I used to keep a plastic file storage box packed full of manila folders carefully labeled “colic,” “lameness,”  “conditioning,” and other horse health topics. Each folder held photocopies of articles from various horse magazines that had been handouts from 4-H hippology or horse bowl meetings or United States Pony Clubs (USPC) rating-preparation sessions. Others were items my mom or I had copied for our own reference in caring for our horses.

Photo: Photos.com/TheHorse.com

A few years later I hauled around a textbook during college called The Horse for a few of my classes. (Prophetic? Possibly.) In fact, I had an entire shelf of textbooks, manuals, and reference books so that I could look up anything when I was studying for tests or trying to understand weird conditions my horse was battling. We didn’t really access the Internet much then for information on horse health.

(Oh, boy, I’m aging myself here.)

Anyway, flash forward to about 15ish years later, to January, when I was interacting with young adults at the USPC meeting and I had an A-level Pony Clubber come over and report excitedly how she’s signed up to receive all of TheHorse.com newsletters and gets in trouble on a regular basis for using too much paper in printing out stories and filing them.

When a USPC national examiner (responsible for testing candidates for certification levels) who, incidentally, authored a book with one of my college professors (the teacher responsible for assigning use of those texts!), told me that she gets TheHorse.com newsletters. And, a confession: She has an entire lineup of plastic file boxes full of horse health articles, many from TheHorse.com.

Many people that week told me they get TheHorse.com newsletters, and I often hear about people receiving them when I’m out interacting with people in horse circles.

I’m partial to our newsletters, of course, because TheHorse.com team puts a lot of time and energy into everything that goes into them, and they’re passionate about the subject. Also, we have come a long way since formatting the first text newsletter more than a decade ago (Yes, I can remember making sure lines of text were only 60 characters!).

But I’d confidently recommend these newsletters even if I weren’t close to them. And hearing how these readers use our newsletters helped me see their usefulness in a new light. Here are seven reasons why you should sign up for our newsletters:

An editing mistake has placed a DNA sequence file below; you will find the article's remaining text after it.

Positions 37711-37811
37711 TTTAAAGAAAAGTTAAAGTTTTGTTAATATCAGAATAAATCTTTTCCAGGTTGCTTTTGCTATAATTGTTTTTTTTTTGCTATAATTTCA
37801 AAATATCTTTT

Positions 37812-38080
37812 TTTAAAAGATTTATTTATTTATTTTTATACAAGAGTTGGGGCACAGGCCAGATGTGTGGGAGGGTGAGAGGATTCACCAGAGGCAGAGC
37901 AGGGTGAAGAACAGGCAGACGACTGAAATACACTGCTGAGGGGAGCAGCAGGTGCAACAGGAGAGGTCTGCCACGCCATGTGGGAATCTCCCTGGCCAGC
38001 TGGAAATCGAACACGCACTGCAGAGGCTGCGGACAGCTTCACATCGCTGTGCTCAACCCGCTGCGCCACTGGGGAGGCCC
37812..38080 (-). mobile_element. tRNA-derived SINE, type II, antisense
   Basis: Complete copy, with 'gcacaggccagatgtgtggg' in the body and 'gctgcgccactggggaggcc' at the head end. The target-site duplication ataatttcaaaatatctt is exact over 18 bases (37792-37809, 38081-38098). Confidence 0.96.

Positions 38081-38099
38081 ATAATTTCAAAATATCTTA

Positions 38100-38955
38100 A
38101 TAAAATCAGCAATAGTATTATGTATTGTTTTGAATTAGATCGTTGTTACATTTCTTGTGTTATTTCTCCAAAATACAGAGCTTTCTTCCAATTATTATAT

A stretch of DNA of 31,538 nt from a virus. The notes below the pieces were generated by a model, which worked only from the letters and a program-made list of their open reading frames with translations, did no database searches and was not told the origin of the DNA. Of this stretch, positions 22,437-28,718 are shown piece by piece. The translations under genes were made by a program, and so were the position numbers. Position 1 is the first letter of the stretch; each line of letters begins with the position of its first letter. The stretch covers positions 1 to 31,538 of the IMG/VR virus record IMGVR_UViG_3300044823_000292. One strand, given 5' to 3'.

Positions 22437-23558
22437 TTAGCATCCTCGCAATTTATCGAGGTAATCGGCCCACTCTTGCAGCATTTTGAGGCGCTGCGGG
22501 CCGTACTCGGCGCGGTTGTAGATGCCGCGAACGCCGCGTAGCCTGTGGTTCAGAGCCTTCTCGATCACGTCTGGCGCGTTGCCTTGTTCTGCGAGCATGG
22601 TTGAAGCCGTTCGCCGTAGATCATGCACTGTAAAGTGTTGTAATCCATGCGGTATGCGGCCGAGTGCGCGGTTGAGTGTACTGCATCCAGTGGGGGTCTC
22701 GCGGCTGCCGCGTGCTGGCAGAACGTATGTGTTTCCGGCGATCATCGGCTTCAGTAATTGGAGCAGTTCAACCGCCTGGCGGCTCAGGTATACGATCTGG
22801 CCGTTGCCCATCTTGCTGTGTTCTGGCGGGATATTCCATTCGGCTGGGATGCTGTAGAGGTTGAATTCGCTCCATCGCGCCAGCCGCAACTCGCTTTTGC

1. Each one is chock full of curated material based on your interests. Whether you want to learn about all the relevant horse happenings of the week or just items pertaining to nutrition, our team has a newsletter to fit your interests. You can get any number of them; see the possibilities here.
  2. The stories within the newsletter are vetted. We compile important and timely equine health news and information, and it has been proofed by veterinarians/researchers. I’ve heard TheHorse.com newsletter material described as “trustworthy” and “reliable.”
  3. You’ll find related multimedia within them. These newsletters offer more than just articles. You can view slideshows, listen to podcasts, and watch webcasts.
  4. They’ll prepare you to dialogue (discuss, argue, whatever floats your boat) about the latest equine health information, because it’s right there in your inbox. Whether or not you agree with a study’s results, for example, or the decision in a court case, you can discuss the news at length with your barn buddies and how you might apply the information.
  5. They can keep you informed, inquisitive, and active in the details of your horse’s care. A veterinarian mentioned to me in a meeting yesterday that many practitioners keep up with our stories especially because they know their clients will be reading them and asking questions.
  6. In most cases, your email inbox is more portable than plastic file boxes. (Though, I must say, I could see myself keeping those file boxes current if I were managing several horses of my own, though!)

And, last but not least ...

  1. You might be able to ace a test with them. During a national certification test, that inkjet-printer-loving Pony Clubber cited a cutting-edge laminitis study and the examiner accepted her answer! I have to say that made me pretty proud of my team and the hard work that they do, equipping this up-and-coming horsewoman with information. I was also proud of this young lady and her avid pursuit of knowledge.

If you don’t already get one of our free e-newsletters, I encourage you to sign up today, and you’ll be reaping the benefits for months and years to come! And you can begin filling your virtual (or real-life) file storage box!

So, my question for you is, are you taking full advantage of our newsletter offerings? Which newsletters do you get, and has one in particular reached you at the right time and helped you care for your horse?